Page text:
Yule or Alban Arthan meaning “Light of Arthur” or “Light of Winter” in my Druid path is Tuesday, Dec. 21 at 10:58 a.m. ET. It is the shortest day of the year and known to the mundane as the Winter Solstice. It is so deep in Pagan tradition that one can openly practice without anyone knowing.
We often discuss this topic in my CUUPs chapter Sacred Wheel at the Unitarian Universalist Congregation at Montclair, NJ. I tell them not to hide and to decorate their space. I have an altar I decorate for each sabbat, but when it comes to Yule, there is no holding back. It is right there in my bedroom and in my parents view.
Growing up a Catholic, all the Pagan aspects of the holiday appealed to me including the music. My favorite Christmas Carol as a child is still mine today. “Deck the Halls” actually mentions Yule a few times and references the symbols. Let’s take a look: “Deck the halls with boughs of holly…Troll the ancient Yuletide carol….See the blazing yule…” Another carol that mentions Yule is “The Christmas Song.”
Most of my beloved childhood Claymation and cartoon movies are very Pagan, such as “Santa Claus is Comin’ to Town.” The brothers – Heat and Snow Miser in “The Year without a Santa Claus” should spark some familiarity. A cute fun spoof on the folklore of the battle of the Oak and the Holly kings. In case you do not know the legend, I will summarize. The Oak King – the divine child wins and rules until the Holly King defeats him at the Summer Solstice. Then they fight again and the Holly King rules until the Winter Solstice. The Oak King is the god of the waxing light; and the Holly King is the god of the waning light.
“Jack Frost” is another that I have always liked. There are more if you just pay attention to the symbols and the use of Mother Nature and magic.
I had a box of Christmas cards once that said, “Have a cool Yule.” Now though it seems harder to find cards with the term Yule on them. It is as if greeting card manufacturers seem to have forgotten the word.
Then the decorations for instance the mistletoe, evergreens and holly, which I mentioned earlier. These as we all know serve as a reminder that in the coming months we will enter spring. This will bring new life and nature will be green again.
Mistletoe is a Druid symbol of peace and joy. In Gaelic, it is Uil-ioc, which means all heal. It is also for good luck, and historically believed to protect from fires, disease and lightning. Additionally, if enemies met under it they would form a temporary truce, laying down their weapons. Moreover, that old custom we know of kissing under the mistletoe, well it Druids considered it a fertility charm.
The Norse brought Evergreens indoors to serve as a reminder that the long cold winter was not forever. Victorians also did the same.
Deeper into the symbolism in my Druid path the holly represents the old solar year, the waning sun. Additionally, it is also for protection and luck. Celts offered the nature spirits a place to rest during the cold months by decorating their houses with evergreen branches.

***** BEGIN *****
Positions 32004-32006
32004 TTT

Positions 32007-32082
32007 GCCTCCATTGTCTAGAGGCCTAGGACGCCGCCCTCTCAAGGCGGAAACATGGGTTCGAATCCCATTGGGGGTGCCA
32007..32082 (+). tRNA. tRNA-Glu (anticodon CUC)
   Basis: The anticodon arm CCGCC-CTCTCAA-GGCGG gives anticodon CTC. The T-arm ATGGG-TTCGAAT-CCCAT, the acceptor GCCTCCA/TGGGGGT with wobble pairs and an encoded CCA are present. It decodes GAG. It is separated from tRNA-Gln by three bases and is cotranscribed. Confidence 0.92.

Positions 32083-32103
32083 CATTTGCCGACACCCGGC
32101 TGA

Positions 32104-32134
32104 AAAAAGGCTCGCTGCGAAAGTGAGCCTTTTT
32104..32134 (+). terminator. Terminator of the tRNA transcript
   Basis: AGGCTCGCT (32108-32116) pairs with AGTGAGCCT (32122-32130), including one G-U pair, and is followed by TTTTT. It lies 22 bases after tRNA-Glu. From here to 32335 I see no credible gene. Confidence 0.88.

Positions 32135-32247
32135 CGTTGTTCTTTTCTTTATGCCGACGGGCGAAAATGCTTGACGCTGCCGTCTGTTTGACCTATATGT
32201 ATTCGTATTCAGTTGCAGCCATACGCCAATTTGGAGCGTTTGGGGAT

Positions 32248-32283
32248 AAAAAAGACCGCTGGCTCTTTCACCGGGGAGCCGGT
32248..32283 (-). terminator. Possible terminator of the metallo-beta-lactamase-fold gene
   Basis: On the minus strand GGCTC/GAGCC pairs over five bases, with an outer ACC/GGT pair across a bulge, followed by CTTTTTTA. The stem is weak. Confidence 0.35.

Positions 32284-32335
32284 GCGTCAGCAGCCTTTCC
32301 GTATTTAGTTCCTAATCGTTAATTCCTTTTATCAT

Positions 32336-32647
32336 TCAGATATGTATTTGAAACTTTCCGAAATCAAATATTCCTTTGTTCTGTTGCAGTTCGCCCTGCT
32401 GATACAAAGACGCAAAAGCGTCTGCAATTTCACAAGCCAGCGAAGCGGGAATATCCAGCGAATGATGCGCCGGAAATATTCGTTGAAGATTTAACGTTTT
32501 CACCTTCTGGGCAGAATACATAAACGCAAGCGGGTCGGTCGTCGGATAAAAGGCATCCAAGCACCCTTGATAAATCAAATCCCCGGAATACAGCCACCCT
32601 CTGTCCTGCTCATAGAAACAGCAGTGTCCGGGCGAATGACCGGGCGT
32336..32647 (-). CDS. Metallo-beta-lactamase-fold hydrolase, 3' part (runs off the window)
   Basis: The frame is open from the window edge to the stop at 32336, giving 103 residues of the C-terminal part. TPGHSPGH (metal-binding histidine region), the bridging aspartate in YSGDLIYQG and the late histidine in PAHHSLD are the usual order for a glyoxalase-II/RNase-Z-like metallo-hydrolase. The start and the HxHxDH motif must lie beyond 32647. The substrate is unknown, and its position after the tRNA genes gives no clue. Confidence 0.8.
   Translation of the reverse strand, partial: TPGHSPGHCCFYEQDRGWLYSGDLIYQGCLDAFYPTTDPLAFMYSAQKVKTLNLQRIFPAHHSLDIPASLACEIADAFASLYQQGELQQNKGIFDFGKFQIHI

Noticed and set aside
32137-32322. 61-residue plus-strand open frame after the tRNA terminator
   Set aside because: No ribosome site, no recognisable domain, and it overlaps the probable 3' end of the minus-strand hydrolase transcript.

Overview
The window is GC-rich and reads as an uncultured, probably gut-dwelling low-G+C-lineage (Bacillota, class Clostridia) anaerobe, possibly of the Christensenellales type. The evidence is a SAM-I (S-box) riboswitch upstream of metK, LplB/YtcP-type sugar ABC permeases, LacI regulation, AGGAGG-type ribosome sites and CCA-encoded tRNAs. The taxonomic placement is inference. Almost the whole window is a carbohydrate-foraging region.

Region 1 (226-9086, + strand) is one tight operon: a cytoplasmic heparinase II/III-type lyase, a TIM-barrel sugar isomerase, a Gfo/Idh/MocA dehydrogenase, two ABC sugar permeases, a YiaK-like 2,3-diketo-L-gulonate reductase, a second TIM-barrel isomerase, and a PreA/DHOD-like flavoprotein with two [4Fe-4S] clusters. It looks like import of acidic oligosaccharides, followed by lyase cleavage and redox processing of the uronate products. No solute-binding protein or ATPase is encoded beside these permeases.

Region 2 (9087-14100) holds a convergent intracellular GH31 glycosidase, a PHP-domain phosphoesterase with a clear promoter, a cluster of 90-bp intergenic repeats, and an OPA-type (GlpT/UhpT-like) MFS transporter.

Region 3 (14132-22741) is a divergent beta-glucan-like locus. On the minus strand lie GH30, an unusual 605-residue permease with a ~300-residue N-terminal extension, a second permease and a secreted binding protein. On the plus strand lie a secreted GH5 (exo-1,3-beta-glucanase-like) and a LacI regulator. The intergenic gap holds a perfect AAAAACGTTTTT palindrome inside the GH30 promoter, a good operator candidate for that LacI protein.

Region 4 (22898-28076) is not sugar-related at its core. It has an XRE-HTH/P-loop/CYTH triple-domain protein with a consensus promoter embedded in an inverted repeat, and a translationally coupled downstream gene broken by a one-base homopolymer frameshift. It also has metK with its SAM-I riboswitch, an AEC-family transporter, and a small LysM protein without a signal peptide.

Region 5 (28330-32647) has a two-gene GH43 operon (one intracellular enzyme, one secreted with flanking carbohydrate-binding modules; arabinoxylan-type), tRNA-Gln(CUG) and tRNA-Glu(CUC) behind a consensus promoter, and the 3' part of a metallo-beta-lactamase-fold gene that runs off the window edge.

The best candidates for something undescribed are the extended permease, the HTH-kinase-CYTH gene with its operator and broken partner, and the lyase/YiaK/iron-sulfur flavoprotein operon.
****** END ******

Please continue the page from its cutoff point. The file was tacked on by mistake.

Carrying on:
As a journalist, I wrote a column for my town paper a few years ago on the origins of the Christmas tree. This tree predates Jesus Christ, more than 4,000 years before his birth. In Egypt, they celebrated with palm branches to celebrate the 12 months of the sun with a 12-day festival during the winter solstice. I will never forget showing my parents that story, and my dad’s response, “What’s wrong with Jesus.” Nothing was then – except he did not exist yet. Nothing is now, either. However, some of his followers, though, are another story. I was just shedding some light on the subject, no pun intended.
Druids lit their homes with candles to encourage the return of the sun. They also celebrated with bonfires to welcome its return.
“The Yule log,” which WPIX plays every year on a loop and now often a rolled desert, is a Druid custom as well. The log would burn for 12 days before being extinguished and stored under a bed. In the spring, they would spread its ashes on the fields with the seeds. Sometimes they would make it into soap. Each year they would burn the previous year’s log with a new one. This symbolized light passing from one year to the next. Yule logs should be a gift, not purchased.
Another ancient tradition is gift giving. People say it’s Christmas but just as the tree, its origins too are not Christian. Yule was always a time for gift giving. Our ancestors gave children toys or games to be entertained with during those cold, remote winter nights. People would share secret projects for the coming year. Often a gift would be winter clothes to keep warm. Oh, and let’s not forget food, prepared with love. This all should be sounding familiar by now.
Food… oh, the traditions of food. Although I am Druid and possibly have a wee bit of Irish blood in me, I am very much Italian. Making homemade Italian cookies such as knots and struffoli – you know those honey balls covered in sprinkles is an absolute must in my house. We buy the struffoli, but one day I intend to make them. Moreover, the dinner…we do not go light on that. I always wondered why they sang about turkey in a Christmas carol. Turkey, as far as I know it, is for Thanksgiving only. In my house, dinner is some form of pasta with ricotta cheese – manicotti, stuffed shells, or ravioli or maybe lasagna. Oh, and the meat –braciole, meatballs, sausage, and neck bones.
Yes, Yule tradition runs deep, and those symbols are very Pagan. It is easy to enjoy the Christmas holiday, if you are the only Pagan celebrating. We are all welcoming the light in one way or another.